Corporate determinants of health

Global Centre for Preventive Health and Nutrition

Our research explores the ways that business corporations influence health and equity. It aims to identify potential mechanisms for limiting the negative impacts of corporations on society and the environment. Much of our research in this area is focused on the regulatory systems that foster excessive corporate power.

Business corporations have a powerful influence on health and equity. They can contribute to economic development, create jobs, and be highly innovative. However, some corporations, such as those in unsustainable and unhealthy industries such as fossil fuels and tobacco, negatively affect society and the environment. In addition, many large corporations contribute to widening social and economic inequalities by avoiding taxation and prioritising the financial interests of their shareholders over other concerns.

Our research aims to generate new evidence on the ways in which some corporations negatively impact on society and the environment, and to support the translation of this evidence into the implementation of a broad range of policies, programs and collective actions that will address the corporate drivers of ill-health and inequity.

  • Monitoring corporate practices and countering their impact

    We have a strong history and large program of research focused on monitoring the practices of harmful industries, understanding the influence these practices have on public health and wellbeing, and examining ways to counter their impacts.

    Projects include:

    • monitoring the corporate political activities of the food industry and their influence in policy making, including as part of the International Network for Food and Obesity/Non-communicable Diseases (NCDs) Research, Monitoring and Action Support (INFORMAS) network
    • Making big business everybody’s business—examining the role of corporations on Aboriginal and Torres Strait Islander health and wellbeing
    • #DigitalYouth and SCANNER—an artificial intelligence approach to monitoring harmful marketing to children and youth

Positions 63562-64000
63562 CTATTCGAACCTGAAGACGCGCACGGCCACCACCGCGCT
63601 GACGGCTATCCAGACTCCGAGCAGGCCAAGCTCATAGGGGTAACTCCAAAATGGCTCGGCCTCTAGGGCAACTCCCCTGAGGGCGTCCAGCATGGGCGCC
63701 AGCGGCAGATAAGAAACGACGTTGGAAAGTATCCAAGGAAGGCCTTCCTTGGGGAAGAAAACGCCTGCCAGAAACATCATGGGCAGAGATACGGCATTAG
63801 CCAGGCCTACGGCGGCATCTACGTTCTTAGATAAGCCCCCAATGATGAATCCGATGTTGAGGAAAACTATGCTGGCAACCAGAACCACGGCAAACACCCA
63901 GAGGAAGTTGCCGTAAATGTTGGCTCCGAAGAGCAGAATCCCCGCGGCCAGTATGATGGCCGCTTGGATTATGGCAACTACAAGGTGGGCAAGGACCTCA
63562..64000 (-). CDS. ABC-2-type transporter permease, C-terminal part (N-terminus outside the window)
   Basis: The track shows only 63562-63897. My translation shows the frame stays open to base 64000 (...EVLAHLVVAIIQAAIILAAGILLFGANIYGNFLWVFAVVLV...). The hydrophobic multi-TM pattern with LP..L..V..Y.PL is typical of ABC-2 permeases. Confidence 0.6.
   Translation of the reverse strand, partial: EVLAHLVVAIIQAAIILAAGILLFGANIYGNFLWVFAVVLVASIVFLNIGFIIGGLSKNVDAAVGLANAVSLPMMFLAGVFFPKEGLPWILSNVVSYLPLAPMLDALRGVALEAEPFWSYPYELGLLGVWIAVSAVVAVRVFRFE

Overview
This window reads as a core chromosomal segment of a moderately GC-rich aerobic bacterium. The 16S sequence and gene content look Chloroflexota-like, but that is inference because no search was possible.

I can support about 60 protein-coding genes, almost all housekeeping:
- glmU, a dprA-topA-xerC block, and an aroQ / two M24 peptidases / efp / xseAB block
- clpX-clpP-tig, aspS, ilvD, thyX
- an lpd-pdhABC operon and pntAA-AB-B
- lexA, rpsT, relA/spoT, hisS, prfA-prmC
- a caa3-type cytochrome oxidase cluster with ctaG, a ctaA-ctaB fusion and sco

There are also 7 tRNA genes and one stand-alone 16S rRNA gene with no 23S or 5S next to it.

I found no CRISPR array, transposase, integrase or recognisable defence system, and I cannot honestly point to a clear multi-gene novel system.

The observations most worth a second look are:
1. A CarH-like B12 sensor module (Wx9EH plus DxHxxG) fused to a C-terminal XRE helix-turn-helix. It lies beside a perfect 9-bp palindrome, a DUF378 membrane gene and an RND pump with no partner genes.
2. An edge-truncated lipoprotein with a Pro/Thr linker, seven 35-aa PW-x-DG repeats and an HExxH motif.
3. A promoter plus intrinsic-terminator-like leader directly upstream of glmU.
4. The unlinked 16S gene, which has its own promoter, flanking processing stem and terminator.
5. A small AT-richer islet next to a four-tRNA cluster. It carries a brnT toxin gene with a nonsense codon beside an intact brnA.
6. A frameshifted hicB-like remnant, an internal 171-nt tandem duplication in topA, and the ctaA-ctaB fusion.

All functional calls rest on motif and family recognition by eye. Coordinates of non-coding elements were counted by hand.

• monitoring elite sports sponsorship and corporate health promotion
    • understanding potential mechanisms for limiting corporate influence and harmful marketing practices.
  • Investing for health

    We have a unique and ongoing research program that explores the potential role of institutional investors in supporting efforts to improve food systems and population diets. Our international collaborators include the United Nations Children’s Fund (UNICEF), Norges Bank Investment Management (NBIM) and Save the Children. This includes work to develop an advocacy strategy for mobilising investors in the breast-milk substitutes industry to champion child survival. Read our latest findings briefs on ‘Investing for nutrition and obesity prevention‘ and ‘Investing for sustainable food systems‘, and see our academic publications related to nutrition and obesity, and investing for health.

  • Increasing coherence between competition policy and public health objectives

    ‘Competition policy’ refers to the set of public policies designed to ensure that markets are competitive, efficient, and enhance overall welfare. We explore ways to maximise coherence between competition policy and broad public health objectives. Read our latest work calling for the integration of public health values into future competition policy reforms in order to better protect population health from the harms associated with highly concentrated ‘unhealthy commodity’ markets.